We took in ON YOUR FEET, Gloria and Emilio Estefan’s story about how a little band that could by the name of Miami Sound Machine turned itself into the most successful Latin group in show business history. Ana Villafañe and Ektor Rivera helm a smoking hot ensemble of singing and dancing Latinos under the direction of Jerry Mitchell and choreographer Sergio Trujillo.

As much a show (book by Alex Dinelaris), as it is a concert of Estefan/Miami Sound Machine hits, the evening flows as easily as Cuban rum and coke does in a Miami fiesta. The temperature outside the theatre was Nordic but inside the Marquis it was comfortably warm (or hot) depending on how your pulse rate rose to the beat of the unending Salsa music. Ours was as steady as the rhythm of our feet, even while seated.

After the show we had a drink with cast members Henry Gainza and Omar Lopez-Cepero, both friends from our days in South Florida.


Andrew Lloyd Weber’s SUNSET BOULEVARD is vintage A.L.W. given a nice edge by the presence of Glen Close in the role of faded movie star Norma Desmond.

The show, still in previews, has a limited run, and, judging by the advance sales and the capacity crowds (even during previews) it would be safe to bet that regardless of what the critics say, it has a good chance of running for a while, especially if a star of the same high wattage can be found to replace Ms. Close once she is off to her next project.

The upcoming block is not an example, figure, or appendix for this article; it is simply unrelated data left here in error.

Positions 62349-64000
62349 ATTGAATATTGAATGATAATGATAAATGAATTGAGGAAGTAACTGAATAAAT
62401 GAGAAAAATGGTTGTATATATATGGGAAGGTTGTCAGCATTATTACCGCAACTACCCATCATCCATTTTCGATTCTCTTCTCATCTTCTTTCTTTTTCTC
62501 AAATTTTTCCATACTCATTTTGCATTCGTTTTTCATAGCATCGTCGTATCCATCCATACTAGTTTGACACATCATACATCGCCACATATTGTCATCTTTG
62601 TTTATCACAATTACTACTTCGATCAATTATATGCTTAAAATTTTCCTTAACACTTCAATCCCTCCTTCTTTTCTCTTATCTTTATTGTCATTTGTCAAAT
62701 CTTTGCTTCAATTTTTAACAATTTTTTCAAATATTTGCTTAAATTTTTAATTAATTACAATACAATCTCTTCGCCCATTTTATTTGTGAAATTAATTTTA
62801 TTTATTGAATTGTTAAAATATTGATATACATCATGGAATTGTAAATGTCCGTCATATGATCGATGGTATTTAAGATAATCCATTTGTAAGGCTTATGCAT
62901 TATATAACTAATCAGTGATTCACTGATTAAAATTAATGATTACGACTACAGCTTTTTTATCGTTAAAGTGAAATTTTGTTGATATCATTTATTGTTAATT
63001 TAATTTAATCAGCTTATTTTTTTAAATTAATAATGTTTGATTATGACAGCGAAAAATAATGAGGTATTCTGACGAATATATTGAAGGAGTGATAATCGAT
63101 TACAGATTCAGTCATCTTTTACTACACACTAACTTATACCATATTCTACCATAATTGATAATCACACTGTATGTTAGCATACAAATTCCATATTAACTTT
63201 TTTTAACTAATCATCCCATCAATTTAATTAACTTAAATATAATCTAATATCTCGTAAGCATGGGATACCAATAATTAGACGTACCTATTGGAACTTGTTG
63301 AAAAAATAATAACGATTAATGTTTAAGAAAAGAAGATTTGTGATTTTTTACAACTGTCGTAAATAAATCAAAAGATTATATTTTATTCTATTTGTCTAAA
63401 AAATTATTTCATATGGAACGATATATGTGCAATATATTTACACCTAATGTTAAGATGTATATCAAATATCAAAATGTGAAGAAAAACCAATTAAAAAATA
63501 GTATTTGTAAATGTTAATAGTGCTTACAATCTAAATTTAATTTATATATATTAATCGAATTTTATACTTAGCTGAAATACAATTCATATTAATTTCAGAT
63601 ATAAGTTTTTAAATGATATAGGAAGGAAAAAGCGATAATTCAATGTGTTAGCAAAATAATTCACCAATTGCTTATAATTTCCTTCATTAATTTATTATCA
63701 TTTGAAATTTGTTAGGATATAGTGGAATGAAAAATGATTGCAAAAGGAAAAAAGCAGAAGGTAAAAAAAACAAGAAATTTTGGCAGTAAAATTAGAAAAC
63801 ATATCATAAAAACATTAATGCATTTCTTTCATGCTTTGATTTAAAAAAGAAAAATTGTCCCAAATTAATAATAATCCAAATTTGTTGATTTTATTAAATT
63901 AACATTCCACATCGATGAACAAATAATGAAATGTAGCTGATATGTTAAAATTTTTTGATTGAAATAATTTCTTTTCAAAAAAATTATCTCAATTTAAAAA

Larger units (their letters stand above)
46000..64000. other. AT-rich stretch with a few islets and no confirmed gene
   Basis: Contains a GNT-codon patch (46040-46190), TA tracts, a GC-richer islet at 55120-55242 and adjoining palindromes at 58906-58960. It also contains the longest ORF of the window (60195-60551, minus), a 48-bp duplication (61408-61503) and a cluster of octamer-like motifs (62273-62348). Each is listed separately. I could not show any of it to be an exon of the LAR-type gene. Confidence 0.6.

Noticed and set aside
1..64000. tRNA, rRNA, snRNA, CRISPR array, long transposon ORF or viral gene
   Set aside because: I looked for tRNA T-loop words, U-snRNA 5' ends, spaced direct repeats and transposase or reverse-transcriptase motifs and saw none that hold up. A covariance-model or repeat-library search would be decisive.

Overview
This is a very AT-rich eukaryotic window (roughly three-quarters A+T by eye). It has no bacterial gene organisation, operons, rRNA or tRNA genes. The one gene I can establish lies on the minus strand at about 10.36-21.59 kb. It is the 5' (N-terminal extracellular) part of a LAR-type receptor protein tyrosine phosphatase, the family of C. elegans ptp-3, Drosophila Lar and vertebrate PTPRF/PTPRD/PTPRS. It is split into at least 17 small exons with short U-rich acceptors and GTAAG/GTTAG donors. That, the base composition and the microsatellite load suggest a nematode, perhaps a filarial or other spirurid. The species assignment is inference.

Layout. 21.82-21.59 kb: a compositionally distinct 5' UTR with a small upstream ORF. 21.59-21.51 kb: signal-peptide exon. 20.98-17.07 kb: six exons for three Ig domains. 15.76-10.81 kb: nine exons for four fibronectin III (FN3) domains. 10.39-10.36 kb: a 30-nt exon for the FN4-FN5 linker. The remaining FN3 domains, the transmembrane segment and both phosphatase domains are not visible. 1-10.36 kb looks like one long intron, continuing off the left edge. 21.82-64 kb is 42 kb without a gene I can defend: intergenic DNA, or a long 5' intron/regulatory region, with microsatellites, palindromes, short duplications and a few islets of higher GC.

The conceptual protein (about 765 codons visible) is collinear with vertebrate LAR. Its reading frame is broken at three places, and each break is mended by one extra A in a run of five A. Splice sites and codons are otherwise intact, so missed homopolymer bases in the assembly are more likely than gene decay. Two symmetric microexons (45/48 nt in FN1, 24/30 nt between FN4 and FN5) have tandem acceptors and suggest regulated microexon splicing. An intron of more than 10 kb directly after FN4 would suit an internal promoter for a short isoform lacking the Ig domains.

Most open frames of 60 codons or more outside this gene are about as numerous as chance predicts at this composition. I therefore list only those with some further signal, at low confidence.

That said, no snarky comments are needed. We did not think much of the show nor deluded ourselves into thinking that Ms. Close can sing. She can’t, although she can chew up the scenery like there’s no tomorrow. The dancing-singing ensemble is top-notch, including (full disclosure) our clarion-voiced friend, Julian Decker in the role of Myron.


As much as I wasn’t crazy about the A.L.W. show, we immensely enjoyed WAR PAINT. On one level, the  show, with a wonderful book by Doug Wright is about the unto-death-do-us-part rivalry between cosmetic gurus Elizabeth Arden and Helena Rubinstein. Beyond that, though, the musical is an edgy, unapologetic celebration of the resilience and warts-and-all determination of two extraordinarily brilliant and nasty women-entrepreneurs who rose from nothing – Rubinstein from abject poverty in the Jewish ghetto in her native Poland, Arden from a Canadian farming backwater – to become American success stories.

Two such larger than life figures require equally sizeable talents to portray them in words and music. Patty Lupone as Rubinstein and Christine Ebersole as Arden turn out superlative performances that, under the firm hand of director Michael Greif never ever cross the red line into grandstanding. The production, still in previews, blessed with exquisite costumes by Catherine Zuber, several of which are worn with beaucoup style by our friend Stephanie Park – a standout in the ensemble, has all the markings of a Broadway hit.

Here’s hoping.

Rafael de Acha